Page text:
Two-thirds of Singapore employers offering higher-than-expected salaries

'Attempts to retain staff via increments will have an impact on the salaries of those not looking to move'

Two-thirds of Singapore employers offering higher-than-expected salaries

Two-thirds (67%) of employers in Singapore are having to offer higher-than-expected salaries to attract new employees.

That’s according to a new survey by Morgan McKinley that also found 61% of employers have had to increase salaries to retain existing staff in the last year. Furthermore, 75% of employers in Singapore think that salaries in their specific sector will rise in 2023, with a third (33%) planning on increasing base salaries across all teams.

On the employee side, just over half (51%) of Singaporean employees are expecting their salaries to increase this year, with 65% also expecting some form of bonus.

And 64% say they are looking to move jobs in the first half of the year. Why? Almost half (43%) selected “higher salary” as the primary reason for wanting to move, followed by “better career growth and development opportunities” (18%).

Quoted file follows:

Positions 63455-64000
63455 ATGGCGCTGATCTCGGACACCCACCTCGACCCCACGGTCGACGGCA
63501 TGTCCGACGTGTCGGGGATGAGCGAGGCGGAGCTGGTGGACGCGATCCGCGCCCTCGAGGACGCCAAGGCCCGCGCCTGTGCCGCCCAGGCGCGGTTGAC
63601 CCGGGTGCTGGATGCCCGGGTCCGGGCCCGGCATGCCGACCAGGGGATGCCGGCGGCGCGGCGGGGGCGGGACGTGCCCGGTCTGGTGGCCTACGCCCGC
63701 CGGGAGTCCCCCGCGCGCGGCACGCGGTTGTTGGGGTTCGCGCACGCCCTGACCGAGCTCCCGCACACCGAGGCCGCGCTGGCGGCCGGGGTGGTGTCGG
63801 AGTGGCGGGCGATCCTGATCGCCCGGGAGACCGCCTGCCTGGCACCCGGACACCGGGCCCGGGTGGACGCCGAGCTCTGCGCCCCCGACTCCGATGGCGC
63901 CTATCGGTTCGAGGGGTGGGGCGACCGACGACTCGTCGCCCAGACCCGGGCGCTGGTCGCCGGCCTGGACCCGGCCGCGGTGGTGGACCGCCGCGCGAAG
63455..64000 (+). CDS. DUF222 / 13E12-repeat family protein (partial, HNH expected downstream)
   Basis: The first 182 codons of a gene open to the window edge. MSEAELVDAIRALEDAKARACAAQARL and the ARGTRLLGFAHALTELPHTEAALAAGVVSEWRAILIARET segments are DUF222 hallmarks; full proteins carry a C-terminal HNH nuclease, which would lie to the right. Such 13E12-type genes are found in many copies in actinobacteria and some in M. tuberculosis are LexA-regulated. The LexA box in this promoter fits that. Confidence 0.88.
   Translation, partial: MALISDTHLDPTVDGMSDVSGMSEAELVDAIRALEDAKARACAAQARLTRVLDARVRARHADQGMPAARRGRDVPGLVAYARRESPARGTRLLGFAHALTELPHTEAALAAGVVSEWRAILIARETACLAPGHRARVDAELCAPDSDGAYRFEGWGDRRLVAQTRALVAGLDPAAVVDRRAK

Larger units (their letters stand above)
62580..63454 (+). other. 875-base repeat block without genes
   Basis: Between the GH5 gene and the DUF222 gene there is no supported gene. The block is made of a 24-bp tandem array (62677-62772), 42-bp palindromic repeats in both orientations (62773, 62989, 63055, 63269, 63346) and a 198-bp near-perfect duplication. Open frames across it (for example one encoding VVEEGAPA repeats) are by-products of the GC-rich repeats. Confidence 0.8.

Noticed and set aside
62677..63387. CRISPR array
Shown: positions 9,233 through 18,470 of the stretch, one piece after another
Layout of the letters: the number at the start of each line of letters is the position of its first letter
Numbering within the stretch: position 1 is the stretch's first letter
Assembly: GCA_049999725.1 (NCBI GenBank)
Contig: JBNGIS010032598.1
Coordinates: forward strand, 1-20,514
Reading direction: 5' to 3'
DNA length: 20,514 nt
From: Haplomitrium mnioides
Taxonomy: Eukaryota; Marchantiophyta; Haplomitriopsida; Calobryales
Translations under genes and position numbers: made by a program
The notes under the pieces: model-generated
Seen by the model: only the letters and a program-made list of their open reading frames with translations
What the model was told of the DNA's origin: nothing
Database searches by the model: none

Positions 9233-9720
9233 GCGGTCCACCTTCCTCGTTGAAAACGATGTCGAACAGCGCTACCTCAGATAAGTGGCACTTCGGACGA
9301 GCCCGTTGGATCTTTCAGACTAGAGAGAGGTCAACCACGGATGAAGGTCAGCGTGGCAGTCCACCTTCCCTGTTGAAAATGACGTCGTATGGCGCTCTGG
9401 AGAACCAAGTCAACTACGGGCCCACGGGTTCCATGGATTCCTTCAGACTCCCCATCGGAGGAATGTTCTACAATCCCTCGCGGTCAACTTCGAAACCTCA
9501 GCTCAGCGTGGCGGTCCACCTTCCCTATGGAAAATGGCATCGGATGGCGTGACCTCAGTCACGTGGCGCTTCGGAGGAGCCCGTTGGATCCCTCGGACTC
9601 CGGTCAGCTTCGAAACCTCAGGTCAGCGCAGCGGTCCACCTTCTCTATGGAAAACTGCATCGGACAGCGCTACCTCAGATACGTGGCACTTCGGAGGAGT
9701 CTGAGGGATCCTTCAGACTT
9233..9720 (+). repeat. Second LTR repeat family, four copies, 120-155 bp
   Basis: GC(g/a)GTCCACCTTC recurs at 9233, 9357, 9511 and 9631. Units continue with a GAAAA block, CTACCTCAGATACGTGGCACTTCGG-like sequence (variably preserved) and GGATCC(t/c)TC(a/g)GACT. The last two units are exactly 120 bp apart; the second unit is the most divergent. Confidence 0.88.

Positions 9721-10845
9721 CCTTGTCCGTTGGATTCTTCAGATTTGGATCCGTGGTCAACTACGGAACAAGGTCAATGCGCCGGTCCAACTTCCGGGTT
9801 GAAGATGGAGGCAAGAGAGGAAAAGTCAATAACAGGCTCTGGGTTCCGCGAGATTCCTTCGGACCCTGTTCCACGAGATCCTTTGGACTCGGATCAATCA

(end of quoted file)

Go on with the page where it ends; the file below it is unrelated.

With inflation a growing concern among many employees, nearly half of Singapore's workforce will be asking for a salary hike or look for a higher-paying job this year, according to Indeed.

Singapore's hiring market was bullish throughout 2022 due to an appetite for growth, says Gurj Sandhu, managing director of Mogan McKinley Singapore.

“This came as the economy opened up post-COVID-19, and companies sought to meet pent-up demand to hire. With a level of economic uncertainty impacting global markets, recruitment is likely to be more subdued this year, with companies and professionals focusing more on stability as opposed to growth.

“We anticipate that, as companies watch their headcount and costs, short-term contract hiring will be more prevalent — we are already seeing a rise of flexible and contract resources."

As a result, there will be a slight recalibration of salaries, he said.

“Whilst professionals will receive an uplift when moving externally, the increases are broadly not likely to be as significant as they were in 2022. Attempts to retain staff via increments, alongside managing inflation, will also have an impact on the salaries of those not looking to move."

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